In May 2020, as the State of Arizona emerged from stay-at-home orders, Nicole Bergier, the coordinator for the Healthy 2B Me Summer Camp, was faced with a daunting question: Is it possible to deliver some version of the camp without any kids gathering in-person? There was no easy solution, and the decision had to be made quickly. Bergier already had public health students from the Zuckerman College of Public Health at the University of Arizona signed up to help with the camp. And she knew that many families would welcome healthy activities to keep kids engaged during the long summer at home.
Bergier decided to try a new approach, something she called Camp in a Box, and she found a way to work with her student interns. In the end, over four week-long camp sessions, she was able to reach 26 Tucson families, and a total of 55 kids, with a week-long schedule of health promoting activities built around healthy habits and family interaction!
This summer of 2020 was the 8th year of the Healthy 2B Me camp, which was developed by the Canyon Ranch Center for Prevention and Health Promotion (CRCPHP) to engage kids ages 7-10. Before COVID-19, the week-long day camp engaged kids with fun and healthy activities like swimming, yoga, Zumba, team building, and cooking demonstrations, while they also learned about sun safety, dental hygiene, tobacco prevention, nutrition, germ safety, and more.
To produce the Camp in a Box, Bergier and her student interns worked closely together, but physically apart. Everyone worked from home and communicated over Zoom. MPH student Ricardo Montejano guided the process as the lead student, and coordinated with MEZCOPH undergraduate students Keye Garman, Ivan Kamali, Ricky Tran, and Erendira Zazueta.
First, Bergier and her student team reviewed the curriculum for the different weeks of camp that had been developed over the years for the in-person version of the camp. Then they adapted the curriculum for each week into a program of at-home activities for kids that could be guided by parents. They printed out the new activity binders, purchased supplies, and started packing boxes for Camp in a Box.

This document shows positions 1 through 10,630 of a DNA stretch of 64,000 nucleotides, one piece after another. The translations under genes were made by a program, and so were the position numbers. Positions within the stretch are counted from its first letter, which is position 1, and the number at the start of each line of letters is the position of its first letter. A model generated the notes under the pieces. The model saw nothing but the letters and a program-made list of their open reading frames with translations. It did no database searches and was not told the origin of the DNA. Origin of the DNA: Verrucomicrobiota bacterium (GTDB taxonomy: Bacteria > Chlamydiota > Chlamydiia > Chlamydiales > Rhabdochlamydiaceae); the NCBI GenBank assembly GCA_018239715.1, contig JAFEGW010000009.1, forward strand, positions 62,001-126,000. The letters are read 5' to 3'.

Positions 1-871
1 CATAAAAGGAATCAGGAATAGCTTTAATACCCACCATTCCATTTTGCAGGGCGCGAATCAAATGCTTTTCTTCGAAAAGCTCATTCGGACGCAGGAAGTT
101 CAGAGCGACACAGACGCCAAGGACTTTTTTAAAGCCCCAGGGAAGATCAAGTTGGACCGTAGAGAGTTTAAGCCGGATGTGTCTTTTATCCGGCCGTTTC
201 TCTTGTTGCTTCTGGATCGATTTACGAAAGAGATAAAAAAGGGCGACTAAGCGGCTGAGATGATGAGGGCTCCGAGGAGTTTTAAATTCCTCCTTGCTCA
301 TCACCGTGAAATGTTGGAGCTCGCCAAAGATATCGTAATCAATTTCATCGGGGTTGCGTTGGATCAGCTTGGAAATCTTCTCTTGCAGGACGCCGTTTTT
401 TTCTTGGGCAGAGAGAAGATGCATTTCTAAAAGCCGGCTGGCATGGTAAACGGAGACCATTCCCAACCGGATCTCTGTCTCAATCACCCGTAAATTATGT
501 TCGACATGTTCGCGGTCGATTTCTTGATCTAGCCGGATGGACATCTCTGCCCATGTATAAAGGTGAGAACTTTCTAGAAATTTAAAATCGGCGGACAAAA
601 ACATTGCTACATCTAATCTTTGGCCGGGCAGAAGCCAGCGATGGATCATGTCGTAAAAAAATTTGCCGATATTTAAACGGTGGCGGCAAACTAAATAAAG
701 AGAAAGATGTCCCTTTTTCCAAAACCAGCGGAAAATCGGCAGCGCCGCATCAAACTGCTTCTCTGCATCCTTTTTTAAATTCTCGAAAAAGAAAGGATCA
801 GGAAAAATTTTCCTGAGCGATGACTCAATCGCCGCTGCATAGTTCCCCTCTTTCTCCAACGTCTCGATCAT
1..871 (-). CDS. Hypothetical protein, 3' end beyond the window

At the same time, Bergier connected with families and community partners who had participated in the camp in previous years so she could recruit families for the upcoming four weeks of camp. The first week was composed of families whose kids had attended Healthy 2B Me previously, the second week reached families from Dietz K-8 School, the third week engaged families from Prince Elementary school, and the fourth week reached a whole new group of families that had applied to the camp before COVID-19 shut things down. At the start of each week, Bergier and her team delivered the physical boxes that contained Camp in a Box to each family’s home, using public health practices to keep everyone safe. The boxes included all the camp supplies, the binder guide for the week’s activities, and healthy groceries. Then Bergier communicated with the families by phone and email to support the camp program during the week.
“We heard really positive things from the families,” said Bergier, “They were very appreciative, and they really enjoyed the activities. Many of these families need resources, and we were able to provide those and give the kids healthy activities. I’m really proud of what we accomplished after we had to pivot because of COVID.” A formal evaluation of Camp in a Box is underway.
Bergier and her student team were able to help many families with a Healthy 2B Me camp experience at-home with the innovative Camp in a Box program. The experience was positive for everyone involved and helped kids who were stuck at home to make it through the summer. In fact, Bergier recently won a University of Arizona 2020 Award for Excellence for her work with the Healthy 2B Me camp and the Canyon Ranch Center for Prevention & Health Promotion. One nominator called her "an invaluable asset and inspiration to our students and staff" while another praised her leadership of the Healthy 2B Me summer camp for children in underserved communities. Congratulations Nicole!
“The idea behind Healthy 2B Me is to instill healthy behaviors in young children,” said Cynthia Thomson, PhD, RDN, CRCPHP director and a professor in the UArizona Zuckerman College of Public Health. “Nicole did an amazing job of adapting to difficult circumstances and still reaching kids and families with health promotion activities.”
Along with Bergier and the staff at CRCPHP, everyone at the Zuckerman College of Public Health hopes that next summer, in 2021, the pandemic will be history and kids can again come together in person for camp. Many thanks to Bergier and her students for finding a way to help families stay healthy and connected during these difficult times! This is another example of the many ways that staff, faculty, and students from the College have found to support our Tucson and Pima County communities during the COVID-19 pandemic. Explore the other stories on the website to learn more, publichealth.arizona.edu.